Tales of Freedom
Rider, Mar 1, 2010 - 197 pages
As one of Britain's foremost poets, Ben Okri is rightly acclaimed for his use of language. And as a Booker Prize winning novelist, this skill was shown to particular effect in both Starbook (his most recent work) and in The Famished Road.
In Tales of Freedom he brings both poetry and story together in a fascinating new form, using writing and image pared down to their essentials, where haiku and story meet. Thus we discover Pinprop, the slave to an old couple lost in a clearing, who holds the keys to the universe in his quirky hands. Then there is the beautifully dressed black Russian on the train, helping to film a new version of 'Eugene Onegin'. Later, in the chaos of the aftermath of war, orphaned children paint mysterious shapes of bulls, birds, hybrid creatures, and we wonder if grief has unhinged them into genius...And who is that woman, who hardly speaks, who presses a tiny flower into the palm of the young boy on the bus, and then leaves his life forever?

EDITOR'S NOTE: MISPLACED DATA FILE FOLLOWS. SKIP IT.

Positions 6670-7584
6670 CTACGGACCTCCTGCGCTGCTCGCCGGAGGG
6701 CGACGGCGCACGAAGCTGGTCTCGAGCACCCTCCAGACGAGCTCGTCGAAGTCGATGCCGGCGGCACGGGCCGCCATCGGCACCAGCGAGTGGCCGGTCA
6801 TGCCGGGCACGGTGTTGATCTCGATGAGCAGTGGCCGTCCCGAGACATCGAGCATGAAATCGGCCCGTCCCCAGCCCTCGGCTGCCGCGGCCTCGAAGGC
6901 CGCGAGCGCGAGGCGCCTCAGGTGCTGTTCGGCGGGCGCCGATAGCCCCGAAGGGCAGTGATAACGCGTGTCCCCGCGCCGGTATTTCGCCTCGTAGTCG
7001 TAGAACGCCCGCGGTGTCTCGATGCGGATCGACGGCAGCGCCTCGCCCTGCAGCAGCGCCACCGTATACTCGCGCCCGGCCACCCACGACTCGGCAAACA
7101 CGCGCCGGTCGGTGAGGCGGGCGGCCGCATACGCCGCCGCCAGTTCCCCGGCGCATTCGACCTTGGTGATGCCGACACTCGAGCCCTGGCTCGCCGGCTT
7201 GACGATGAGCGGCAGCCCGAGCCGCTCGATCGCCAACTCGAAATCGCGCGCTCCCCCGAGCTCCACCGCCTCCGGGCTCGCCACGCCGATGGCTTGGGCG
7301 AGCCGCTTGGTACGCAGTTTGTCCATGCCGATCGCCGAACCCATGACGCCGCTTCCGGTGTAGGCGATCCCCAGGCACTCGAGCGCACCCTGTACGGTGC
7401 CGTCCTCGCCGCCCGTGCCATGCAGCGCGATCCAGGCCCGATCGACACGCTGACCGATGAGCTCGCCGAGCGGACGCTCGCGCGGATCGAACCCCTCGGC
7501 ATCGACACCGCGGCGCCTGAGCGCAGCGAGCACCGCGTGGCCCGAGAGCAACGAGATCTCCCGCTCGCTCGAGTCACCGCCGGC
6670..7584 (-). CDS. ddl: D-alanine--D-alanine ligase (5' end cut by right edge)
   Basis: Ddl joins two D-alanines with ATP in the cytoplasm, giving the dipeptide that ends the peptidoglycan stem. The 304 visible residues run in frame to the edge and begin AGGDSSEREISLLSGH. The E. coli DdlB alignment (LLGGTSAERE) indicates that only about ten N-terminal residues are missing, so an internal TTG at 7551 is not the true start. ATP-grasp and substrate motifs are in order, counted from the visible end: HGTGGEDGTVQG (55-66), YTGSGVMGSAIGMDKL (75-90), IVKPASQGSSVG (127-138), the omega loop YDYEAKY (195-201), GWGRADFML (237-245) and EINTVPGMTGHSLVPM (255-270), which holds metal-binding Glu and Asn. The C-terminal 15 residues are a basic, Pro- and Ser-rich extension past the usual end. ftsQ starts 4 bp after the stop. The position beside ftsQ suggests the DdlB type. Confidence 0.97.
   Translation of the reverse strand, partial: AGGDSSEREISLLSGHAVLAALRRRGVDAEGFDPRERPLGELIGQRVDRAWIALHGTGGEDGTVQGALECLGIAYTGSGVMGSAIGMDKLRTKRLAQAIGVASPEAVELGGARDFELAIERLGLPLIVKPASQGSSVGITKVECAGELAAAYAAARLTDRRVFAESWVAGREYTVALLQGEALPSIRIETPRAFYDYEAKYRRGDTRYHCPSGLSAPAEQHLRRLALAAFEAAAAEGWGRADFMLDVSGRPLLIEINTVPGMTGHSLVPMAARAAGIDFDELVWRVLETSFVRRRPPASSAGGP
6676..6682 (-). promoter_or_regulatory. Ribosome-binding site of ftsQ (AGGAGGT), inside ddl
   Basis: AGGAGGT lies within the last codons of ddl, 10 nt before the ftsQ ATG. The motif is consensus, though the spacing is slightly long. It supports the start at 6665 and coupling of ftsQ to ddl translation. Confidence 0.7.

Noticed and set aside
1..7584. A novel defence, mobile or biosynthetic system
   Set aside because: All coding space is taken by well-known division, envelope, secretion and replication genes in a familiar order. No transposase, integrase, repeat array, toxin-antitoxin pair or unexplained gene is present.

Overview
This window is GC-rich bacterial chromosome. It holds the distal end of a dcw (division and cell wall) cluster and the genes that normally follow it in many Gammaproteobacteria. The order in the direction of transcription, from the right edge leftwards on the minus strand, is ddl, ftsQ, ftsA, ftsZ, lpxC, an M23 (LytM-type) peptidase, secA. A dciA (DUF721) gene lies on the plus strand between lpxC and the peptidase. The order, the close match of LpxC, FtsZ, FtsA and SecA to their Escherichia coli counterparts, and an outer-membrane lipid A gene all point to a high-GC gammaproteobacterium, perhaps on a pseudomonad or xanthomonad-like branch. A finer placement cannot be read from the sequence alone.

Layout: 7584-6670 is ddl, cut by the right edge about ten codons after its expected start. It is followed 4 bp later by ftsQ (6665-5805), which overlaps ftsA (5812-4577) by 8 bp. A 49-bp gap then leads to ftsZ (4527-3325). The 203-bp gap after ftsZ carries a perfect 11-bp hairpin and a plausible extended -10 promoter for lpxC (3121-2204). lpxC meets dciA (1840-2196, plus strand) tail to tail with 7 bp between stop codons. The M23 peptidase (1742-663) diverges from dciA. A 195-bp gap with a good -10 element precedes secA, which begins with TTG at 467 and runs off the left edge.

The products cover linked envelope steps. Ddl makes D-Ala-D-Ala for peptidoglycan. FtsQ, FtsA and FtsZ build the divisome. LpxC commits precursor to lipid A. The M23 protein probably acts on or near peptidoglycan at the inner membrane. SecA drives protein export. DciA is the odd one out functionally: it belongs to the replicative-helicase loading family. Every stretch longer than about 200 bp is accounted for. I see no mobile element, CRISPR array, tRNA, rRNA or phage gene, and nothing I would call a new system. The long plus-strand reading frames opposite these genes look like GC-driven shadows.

Tales of Freedom offers a haunting necklace of images which flash and sparkle as the light shines on them. Quick and stimulating to read, but slowly burning in the memory, they offer a different, more transcendent way of looking at our extreme, gritty world - and show the wealth of freedom that's available beyond the confines of our usual perceptions.
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Review: Tales Of FreedomUser Review - Black&white - Goodreads
Pretty reminiscent of the work of Samuel Beckett which is a wonderful thing in my opinion. The humour is even more obvious here and the whole even more playful. The whole is very open to ... Read full review
Review: Tales Of FreedomUser Review - Daisy - Goodreads
This book is messy and confusing. I picked it up in my local library, allured by the title and the fact that it only consists of less than 200 pages. In fact, I don't see how all the haikus and ... Read full review